47

I wanted a Django model with 2 foreign keys from the same table. It's an event table which has 2 columns for employees: the 'actor' and the 'receiver'. But I get this error:

Error: One or more models did not validate: tasks.task: Intermediary model TaskEvent has more than one foreign key to Employee, which is ambiguous and is not permitted.

Is there a better way to model this? Thanks

I think I'm going to add a TaskEvent_to_Employee table. There will be two records in it, one for each of the two employees related to each TaskEvent. Anyone know an easier workaround?

93

I haven't done this yet, but I used inspectdb to generate the models.py file from an existing DB that does exactly that - this is what inspectdb threw back, so it should work:

creator = models.ForeignKey(Users, null=True, related_name='creator')
assignee = models.ForeignKey(Users, null=True, related_name='assignee')

Hope that works for you - if it doesn't I am going to have a problem too.

  • 4
    Good luck with the problem you're going to have then. :P – Josh Feb 24 '09 at 20:23
  • 11
    Isn't related_name the link back to the model that contains the attribute using 'related_name', so in the example above example wouldn't you change the related_name's to 'createe', and 'assignor' since if somebody were to access an objects 'assignee' in your example they would get the 'assignor'? – orokusaki Feb 19 '10 at 19:00
  • This is the recommended way to do it. That way, when you're trying to access the model, let's call it Order for this example, you can just say for user in User.objects.all(): created_orders = user.creator.all(), which will return all created orders for that User instance. – Blairg23 Feb 10 '18 at 3:43
  • related_name should be plural – Anthony Sep 18 '19 at 0:50
9

I think what you're looking for is the related_name property on ForeignKeyFields. This will allow you to reference the same table, but give django special names for the relationship.

More Info:

7

From the error message, it sounds like you're trying to put two foreign keys to the same object on an intermediary table used via the through argument to ManyToManyField, the documentation for which states:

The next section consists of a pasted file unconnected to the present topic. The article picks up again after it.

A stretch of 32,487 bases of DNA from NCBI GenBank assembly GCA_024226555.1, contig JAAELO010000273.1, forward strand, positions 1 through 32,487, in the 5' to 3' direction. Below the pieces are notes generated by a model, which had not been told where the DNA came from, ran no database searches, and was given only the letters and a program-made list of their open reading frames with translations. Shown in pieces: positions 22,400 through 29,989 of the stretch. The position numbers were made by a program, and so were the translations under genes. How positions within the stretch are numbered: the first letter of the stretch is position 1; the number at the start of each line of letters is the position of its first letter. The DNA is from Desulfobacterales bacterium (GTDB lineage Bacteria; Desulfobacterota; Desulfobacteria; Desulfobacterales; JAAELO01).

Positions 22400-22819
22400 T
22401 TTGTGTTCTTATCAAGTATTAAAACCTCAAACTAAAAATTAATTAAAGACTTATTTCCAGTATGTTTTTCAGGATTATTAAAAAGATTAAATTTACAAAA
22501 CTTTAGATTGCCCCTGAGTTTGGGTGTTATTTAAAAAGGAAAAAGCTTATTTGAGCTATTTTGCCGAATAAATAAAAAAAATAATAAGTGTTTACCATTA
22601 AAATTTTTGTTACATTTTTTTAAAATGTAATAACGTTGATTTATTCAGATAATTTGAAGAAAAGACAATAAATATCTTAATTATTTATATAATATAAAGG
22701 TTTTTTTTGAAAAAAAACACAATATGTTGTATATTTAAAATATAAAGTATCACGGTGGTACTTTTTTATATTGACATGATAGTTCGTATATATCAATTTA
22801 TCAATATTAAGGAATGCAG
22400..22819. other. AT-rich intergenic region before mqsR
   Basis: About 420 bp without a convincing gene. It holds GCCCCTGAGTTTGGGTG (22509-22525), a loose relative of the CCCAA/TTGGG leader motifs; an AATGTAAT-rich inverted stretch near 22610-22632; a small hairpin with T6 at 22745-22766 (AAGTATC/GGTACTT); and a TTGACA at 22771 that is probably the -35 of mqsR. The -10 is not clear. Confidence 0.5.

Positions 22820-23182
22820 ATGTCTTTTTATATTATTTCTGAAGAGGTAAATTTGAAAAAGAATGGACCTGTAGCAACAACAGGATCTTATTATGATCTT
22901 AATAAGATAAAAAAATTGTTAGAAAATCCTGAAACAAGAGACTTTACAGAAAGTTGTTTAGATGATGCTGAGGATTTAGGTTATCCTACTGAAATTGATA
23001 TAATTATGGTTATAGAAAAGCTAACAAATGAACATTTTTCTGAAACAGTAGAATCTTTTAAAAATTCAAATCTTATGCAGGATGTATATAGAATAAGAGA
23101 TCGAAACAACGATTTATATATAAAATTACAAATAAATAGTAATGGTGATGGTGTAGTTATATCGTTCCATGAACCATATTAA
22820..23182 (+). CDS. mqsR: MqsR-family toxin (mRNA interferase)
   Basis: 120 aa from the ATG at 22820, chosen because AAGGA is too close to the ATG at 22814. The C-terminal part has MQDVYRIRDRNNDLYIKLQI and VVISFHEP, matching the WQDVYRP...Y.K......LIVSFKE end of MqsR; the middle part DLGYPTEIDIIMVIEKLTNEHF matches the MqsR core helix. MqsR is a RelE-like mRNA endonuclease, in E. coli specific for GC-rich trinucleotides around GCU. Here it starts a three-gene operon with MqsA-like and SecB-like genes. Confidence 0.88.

When you set up the intermediary model, you explicitly specify foreign keys to the models that are involved in the ManyToMany relation. This explicit declaration defines how the two models are related.

There are a few restrictions on the intermediate model:

  • Your intermediate model must contain one - and only one - foreign key to the target model (this would be Person in our example). If you have more than one foreign key, a validation error will be raised.
  • Your intermediate model must contain one - and only one - foreign key to the source model (this would be Group in our example). If you have more than one foreign key, a validation error will be raised.
1

Using related_name was my solution:

class Sample(models.model):
    ...

class Mymodel(models.model):
    example1 = models.ForeignKey(Sample, related_name='sample1')
    example2 = models.ForeignKey(Sample, related_name='sample2')
-1

The fact that two columns are part of one table implies that the two fields are related, therefor to reference them individually is not ideal. The ForeignKey of your model should be the primary key of the table you are referencing:

event = models.ForeignKey('event')

You would then reference the columns as such:

foo.event.actor
foo.event.receiver

If you wish you could also change the way your class/model references the foreign attributes with properties. In your class you would do the following:

@property
def actor(self):
  return self.event.actor
@property
def receiver(self):
  return self.event.receiver

This would allow you to then call foo.actor and foo.receiver but I believe the longer, foo.event.actor would be more pythonic

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